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Oliver Noel Warin (1931–2008)

by John Farquharson

The former head of BHP and Utah International’s global exploration team, Oliver Warin, a geologist with an enviable record of discovery of mineral deposits in Australia and overseas, died in San Francisco, on 2 December 2008, aged 76, after a year-long battle with cancer.

He helped pave the way for the discovery of the Bowen Basin coal deposits, the Cannington zinc-lead-silver deposit in Queensland (very similar to Broken Hill), Kalimantan coal, Syama sulphide gold deposit in Mali, Escondida Cu in Chile, Reko Diq Cu-Au in Pakistan and the Ekati diamond field in Canada. These pioneering projects in turn sparked industry exploration and further discoveries, which made a contribution to the economies of Chile, Canada and West Africa.

Warin developed a theory about salt tectonics and mineralisation. The link with metal transport by brines led him to work with Martin Jackson on seismic and well data from oil exploration. He came to understand the mechanism of salt tectonics and the distinctive fold patterns typical of modern salt dome oil fields. He recognised these patterns in the Proterozoic sediments in the Mt Isa district and in the Katangan and Zambia copper belts, questioning current tectonic interpretations and suggesting novel settings for base metal deposition.

In 1994 the Australian Academy of Sciences awarded Warin the Mawson Medal, which recognises outstanding contributions to earth science in Australia, and he gave the Mawson Memorial lecture at the 12th Australian Geological Convention in Perth in September of that year. The citation for the award said in part, ‘Since taking over Utah International, BHP has become, under Warin’s direction, one of the most dynamic and successful of all mineral exploration companies’.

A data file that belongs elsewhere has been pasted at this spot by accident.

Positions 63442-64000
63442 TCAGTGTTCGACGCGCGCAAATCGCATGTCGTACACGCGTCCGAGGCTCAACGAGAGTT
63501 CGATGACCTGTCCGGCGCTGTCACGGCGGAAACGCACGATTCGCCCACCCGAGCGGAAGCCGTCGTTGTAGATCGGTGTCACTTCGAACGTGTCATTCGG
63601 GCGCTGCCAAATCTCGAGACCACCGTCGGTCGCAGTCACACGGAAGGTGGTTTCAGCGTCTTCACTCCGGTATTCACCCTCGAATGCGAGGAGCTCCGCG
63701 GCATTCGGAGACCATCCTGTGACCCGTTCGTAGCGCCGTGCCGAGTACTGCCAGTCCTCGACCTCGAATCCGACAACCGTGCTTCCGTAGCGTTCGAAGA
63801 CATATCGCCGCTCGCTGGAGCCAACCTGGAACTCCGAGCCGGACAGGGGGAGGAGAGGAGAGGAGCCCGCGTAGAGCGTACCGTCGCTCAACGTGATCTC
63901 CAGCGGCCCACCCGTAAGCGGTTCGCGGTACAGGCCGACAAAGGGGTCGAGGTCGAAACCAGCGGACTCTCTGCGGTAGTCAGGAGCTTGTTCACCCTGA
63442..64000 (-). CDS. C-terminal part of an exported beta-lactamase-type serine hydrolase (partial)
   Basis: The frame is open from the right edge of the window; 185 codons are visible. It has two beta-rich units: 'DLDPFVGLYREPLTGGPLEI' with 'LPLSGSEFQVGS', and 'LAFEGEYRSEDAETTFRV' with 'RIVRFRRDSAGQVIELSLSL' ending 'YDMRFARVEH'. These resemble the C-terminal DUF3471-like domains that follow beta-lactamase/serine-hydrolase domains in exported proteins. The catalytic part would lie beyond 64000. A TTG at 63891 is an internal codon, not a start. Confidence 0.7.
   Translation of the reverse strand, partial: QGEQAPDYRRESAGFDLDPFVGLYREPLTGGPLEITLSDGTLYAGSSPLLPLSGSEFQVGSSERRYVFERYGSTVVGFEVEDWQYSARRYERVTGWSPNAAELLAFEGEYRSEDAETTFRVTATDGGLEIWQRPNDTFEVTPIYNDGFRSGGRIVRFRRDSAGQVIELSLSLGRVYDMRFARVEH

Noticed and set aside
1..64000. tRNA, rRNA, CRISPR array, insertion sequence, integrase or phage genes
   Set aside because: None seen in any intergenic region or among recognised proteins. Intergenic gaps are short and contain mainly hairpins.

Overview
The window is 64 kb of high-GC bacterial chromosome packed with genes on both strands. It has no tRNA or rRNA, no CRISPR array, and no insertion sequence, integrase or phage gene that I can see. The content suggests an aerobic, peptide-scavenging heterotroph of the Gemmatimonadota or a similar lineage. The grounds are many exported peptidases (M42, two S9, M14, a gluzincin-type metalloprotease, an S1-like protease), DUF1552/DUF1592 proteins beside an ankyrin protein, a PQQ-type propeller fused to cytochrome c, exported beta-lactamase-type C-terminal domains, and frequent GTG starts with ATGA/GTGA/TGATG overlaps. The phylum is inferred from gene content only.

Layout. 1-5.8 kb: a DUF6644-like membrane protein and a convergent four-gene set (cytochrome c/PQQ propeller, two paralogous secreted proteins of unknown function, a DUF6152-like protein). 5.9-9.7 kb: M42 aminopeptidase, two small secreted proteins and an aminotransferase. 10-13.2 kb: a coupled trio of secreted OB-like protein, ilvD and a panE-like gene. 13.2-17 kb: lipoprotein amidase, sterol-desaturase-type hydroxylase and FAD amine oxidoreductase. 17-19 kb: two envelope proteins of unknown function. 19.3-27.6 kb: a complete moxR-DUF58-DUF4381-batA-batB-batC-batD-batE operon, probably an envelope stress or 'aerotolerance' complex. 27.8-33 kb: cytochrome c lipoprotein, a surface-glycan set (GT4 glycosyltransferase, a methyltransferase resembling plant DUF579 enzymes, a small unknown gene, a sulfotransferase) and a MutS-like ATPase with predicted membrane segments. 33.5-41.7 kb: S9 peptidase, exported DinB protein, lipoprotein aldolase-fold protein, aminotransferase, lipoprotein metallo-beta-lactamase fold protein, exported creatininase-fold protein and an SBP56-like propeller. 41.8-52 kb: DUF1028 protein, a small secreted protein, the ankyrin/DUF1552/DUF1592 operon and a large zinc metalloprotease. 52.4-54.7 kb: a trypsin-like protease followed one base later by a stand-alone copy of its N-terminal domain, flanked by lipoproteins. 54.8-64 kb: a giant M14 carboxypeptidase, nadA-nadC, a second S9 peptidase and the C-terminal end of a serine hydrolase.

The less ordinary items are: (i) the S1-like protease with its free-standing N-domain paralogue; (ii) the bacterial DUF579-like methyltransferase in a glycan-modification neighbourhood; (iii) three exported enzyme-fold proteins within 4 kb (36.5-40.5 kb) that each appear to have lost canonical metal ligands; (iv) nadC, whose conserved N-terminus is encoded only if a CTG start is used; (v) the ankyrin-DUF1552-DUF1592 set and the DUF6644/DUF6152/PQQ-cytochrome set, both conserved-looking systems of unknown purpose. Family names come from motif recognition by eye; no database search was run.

Born on 20 December 1931, in Revesby in the Lincolnshire Fenlands, he studied at Maldon Grammar School, in Essex, where his mother taught at the village school. He and his brother, Jack, were raised by their mother after their father died in 1934.

After being called up for national service, Warin won a scholarship to St John’s College, Cambridge, where he gained a degree in Natural Sciences, specialising in geology.

In 1955 Warin left Britain for Australia where he spent seven years field mapping in the Northern Territory for the Bureau of Mineral Resources (now the Australian Geological Survey Organisation). He arrived in Darwin so that he could directly join the field party based at Reynolds River, some 188 kilometres south-west of Darwin.

Dave White, his field party leader, recalls his first impression of Warin as one unlikely to last the distance of a six-month field season in the rugged tropical conditions. However, White misjudged him. Warin proved to be not only an effective geological mapper, but the life of the party with a mischievous sense of humour. Warin grew a thick beard, and it was difficult to remember what he really looked like. He played a trick on the field party by shaving off his beard, changing into clean clothes – white shirt and long trousers – and brief case in hand, walked into the camp looking like government official. Nobody recognised Warin, particularly the inebriated mechanic, who stayed off the drink for several days afterwards.